Help! My Dog Isn’t Producing Enough Milk for Her Puppies!
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Do you have a nursing momma pooch? Like humans, a nursing dog needs enough nutrition to produce more milk. If not, its litter will grow undernourished and weak. So the question is this: what to feed a nursing dog to produce more milk?
Breastfeeding is a very crucial point of a lady dog’s life. Since most dogs can give birth to multiple pups, say 10 in one gestation, their nutrient requirements skyrockets. Just imagine a person breastfeeding many babies!
The only way to help your girl produce more milk is to ensure that she’s being fed right and she’s getting rest she needs.
But hey, don’t fret about taking care of a nursing doggo and its pups. All “expectant” households have their own worries. But with the help of a vet and some helpful tips, you and your momma dog can go past the nursing phase.
Why mother dogs find it hard to produce milk
A dog that has given birth to its puppies is expected to produce milk as part of the normal cycle of motherhood. However, some doggos find it hard to lactate which can compromise the health of its litter.
Like how it goes with breastfeeding humans, there are many reasons why this is happening to your dog. Take note that even before the pups are born, expectant dogs will have little milk already. This can be a sign that your doggo is healthy and ready to lactate.
By the time the dog whelps (gives birth), its body will be flooded with oxytocin, thus a massive production of milk.
But what if the milk doesn’t get produced? What to feed a dog after giving birth?
Such a case always seeks for a veterinarian’s advice. The following can cause poor milk production:
Heavy parasite infestation
Infected mammary glands
You can try providing more fluids to your dog by making a fresh bowl of water available all the time. As for the added nutrition, I strongly recommend that you tap the help of a vet. This isn’t just about increasing the amount of kibble you give; it’s more about meeting the nutritional requirements of your nursing pet.
If you suspect that your dog has a bad case of worms, you should send it straight to the veterinary clinic. The dog doctor will also run tests to rule out other possible causes of poor milk production.
Dogs that whelped prematurely are likely to experience hormonal problems, thus poor lactating. This can be fixed through supplementation and proper treatments of a vet. Knowing what to feed a nursing dog to produce more milk also needs the supervision of a vet.
Golden rule: colostrum is important
We’ve learned in school that colostrum, or the very first milk a mother produces, is the most nutritious. The same goes for dogs. Colostrum is the first milk to flow in 24 hours upon birth. This milk contains loads of vitamins and minerals that will help pups develop antibodies. Although colostrum isn’t produced in large amounts to dogs, a few drops can make a big difference in the health of a puppy on the first few weeks of its life.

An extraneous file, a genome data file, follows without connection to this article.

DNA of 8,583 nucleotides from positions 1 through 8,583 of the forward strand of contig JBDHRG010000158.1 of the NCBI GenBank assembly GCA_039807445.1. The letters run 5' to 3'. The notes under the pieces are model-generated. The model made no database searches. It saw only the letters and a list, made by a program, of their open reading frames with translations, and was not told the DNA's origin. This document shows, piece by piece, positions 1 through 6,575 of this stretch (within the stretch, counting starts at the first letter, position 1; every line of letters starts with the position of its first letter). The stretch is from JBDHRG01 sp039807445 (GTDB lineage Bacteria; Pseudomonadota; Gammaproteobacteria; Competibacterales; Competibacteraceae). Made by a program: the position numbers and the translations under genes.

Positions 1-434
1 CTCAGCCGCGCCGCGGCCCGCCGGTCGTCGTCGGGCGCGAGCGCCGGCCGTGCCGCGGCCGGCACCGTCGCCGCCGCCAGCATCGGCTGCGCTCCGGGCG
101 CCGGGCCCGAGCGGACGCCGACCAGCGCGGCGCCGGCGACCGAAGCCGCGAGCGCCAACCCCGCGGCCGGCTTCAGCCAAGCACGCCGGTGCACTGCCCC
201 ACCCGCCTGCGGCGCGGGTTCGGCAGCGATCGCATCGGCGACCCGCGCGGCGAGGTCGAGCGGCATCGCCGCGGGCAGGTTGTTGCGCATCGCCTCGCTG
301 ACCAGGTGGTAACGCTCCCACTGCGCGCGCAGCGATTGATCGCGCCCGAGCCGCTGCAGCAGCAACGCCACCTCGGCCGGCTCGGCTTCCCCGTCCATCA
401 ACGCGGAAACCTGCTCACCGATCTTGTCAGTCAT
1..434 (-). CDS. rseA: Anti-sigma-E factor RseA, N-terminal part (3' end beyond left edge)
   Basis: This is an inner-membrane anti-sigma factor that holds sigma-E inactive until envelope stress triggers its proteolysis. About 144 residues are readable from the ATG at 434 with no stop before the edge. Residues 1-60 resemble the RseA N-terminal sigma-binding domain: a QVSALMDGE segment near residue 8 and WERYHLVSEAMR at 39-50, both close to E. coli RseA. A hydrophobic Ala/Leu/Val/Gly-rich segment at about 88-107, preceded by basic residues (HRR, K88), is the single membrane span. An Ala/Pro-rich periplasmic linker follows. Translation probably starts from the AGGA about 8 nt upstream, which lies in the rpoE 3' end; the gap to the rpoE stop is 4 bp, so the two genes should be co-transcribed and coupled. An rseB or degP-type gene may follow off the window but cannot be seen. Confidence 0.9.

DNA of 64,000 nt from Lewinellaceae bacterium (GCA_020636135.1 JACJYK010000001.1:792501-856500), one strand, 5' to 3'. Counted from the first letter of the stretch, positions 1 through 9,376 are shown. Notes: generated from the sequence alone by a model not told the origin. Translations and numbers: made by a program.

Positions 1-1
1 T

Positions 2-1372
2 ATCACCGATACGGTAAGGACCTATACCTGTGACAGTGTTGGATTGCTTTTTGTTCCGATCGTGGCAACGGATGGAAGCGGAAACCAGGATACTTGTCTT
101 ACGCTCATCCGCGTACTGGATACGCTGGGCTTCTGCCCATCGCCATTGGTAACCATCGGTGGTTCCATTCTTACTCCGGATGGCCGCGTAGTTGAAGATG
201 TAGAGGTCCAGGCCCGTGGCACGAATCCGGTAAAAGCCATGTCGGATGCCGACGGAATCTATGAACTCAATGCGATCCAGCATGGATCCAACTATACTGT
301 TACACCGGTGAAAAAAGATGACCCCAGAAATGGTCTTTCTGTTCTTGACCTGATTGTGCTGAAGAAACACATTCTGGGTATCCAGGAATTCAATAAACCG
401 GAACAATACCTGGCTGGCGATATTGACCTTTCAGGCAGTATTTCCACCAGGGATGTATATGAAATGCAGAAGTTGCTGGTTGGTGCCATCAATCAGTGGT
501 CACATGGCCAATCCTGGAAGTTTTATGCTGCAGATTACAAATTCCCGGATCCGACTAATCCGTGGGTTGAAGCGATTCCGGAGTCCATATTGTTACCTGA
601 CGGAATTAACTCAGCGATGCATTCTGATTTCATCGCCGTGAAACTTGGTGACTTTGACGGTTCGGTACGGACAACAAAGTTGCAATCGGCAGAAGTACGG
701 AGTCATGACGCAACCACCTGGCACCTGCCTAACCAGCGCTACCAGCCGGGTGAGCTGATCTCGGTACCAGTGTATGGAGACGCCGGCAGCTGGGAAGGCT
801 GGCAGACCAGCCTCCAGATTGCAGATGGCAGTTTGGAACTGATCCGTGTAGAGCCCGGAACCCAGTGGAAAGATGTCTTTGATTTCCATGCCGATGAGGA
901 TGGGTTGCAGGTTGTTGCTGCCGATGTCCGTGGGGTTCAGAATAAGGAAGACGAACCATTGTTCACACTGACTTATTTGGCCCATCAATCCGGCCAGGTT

Remember that this passive immunity from colostrum and gestation is directly related to the vaccinations the mother dog received prior to pregnancy. If you vaccinate your dog against Parvovirus and other life-threatening conditions, they will pass the immunity into their puppies.
Also, most of the maternal antibodies are passed on to puppies through colostrum. In the same vein, puppies only have the first 18 hours of its life to absorb its mother’s milk without being hydrolyzed.
After the said period, their intestinal walls will change which will cause water particles to merge with proteins which destroy the antibodies’ ability to fight bacteria and viruses.
In the end, it’s not about the length of nursing the puppy. It’s more of ensuring that their first hours are dedicated to nursing and that the mother doggo is producing enough milk. Also, you need to know what to feed a dog after giving birth to help the mother produce milk.
Are the puppies getting enough milk?
The next concern here is whether the puppies get enough milk or not. Like newborn human babies, pups have to nurse multiple times a day, about once every two hours. But how will you know if the pups are getting enough milk?
There are two signs that the puppy isn’t getting enough milk: the pup cries all the time and it’s not gaining weight.
Newborn pups will cry when they’re hungry, and since these little pooches aren’t supposed to be weaned, they rely solely on their mother’s milk. If the nursing is taking multiple times but the pup is still crying, it’s a sign that your mother dog is not lactating enough.
Also, if the pups aren’t gaining weight (which should take place dramatically in their first few days of life) you should ask the help of a vet. Puppies are supposed to double their weight every week. If not, they will have stunted growth and malnourishment which will stem to more health problems.
If the mom of the puppies can’t lactate properly, feeding the litter is now your responsibility. Below, we discussed bottle feeding and how you should stimulate defecating and urinating right after the nursing session.
What if my dog has enough milk but too many puppies?
Being blessed with many puppies is a delight of many dog owners. However, it can also lead to feeding issues. Even if the mother dog produces enough milk after whelping, some pups may not get enough as they have to compete with the other members of the litter.
In this case, you should step in and help the momma with its pups. There is commercial puppy milk that you can bottle feed to ensure that the little pooches get the nutrition they need. Knowing what to feed a nursing dog to produce more milk may also help.
When should I wean the puppies?
Puppies aren’t supposed to be weaned until the 4th week of their life. Still, weaning should be a slow process that should end by the 8th week of the pup. During the weaning phase, you will introduce the puppies to other food sources. It can be a commercial weaning formula or slushy kibble.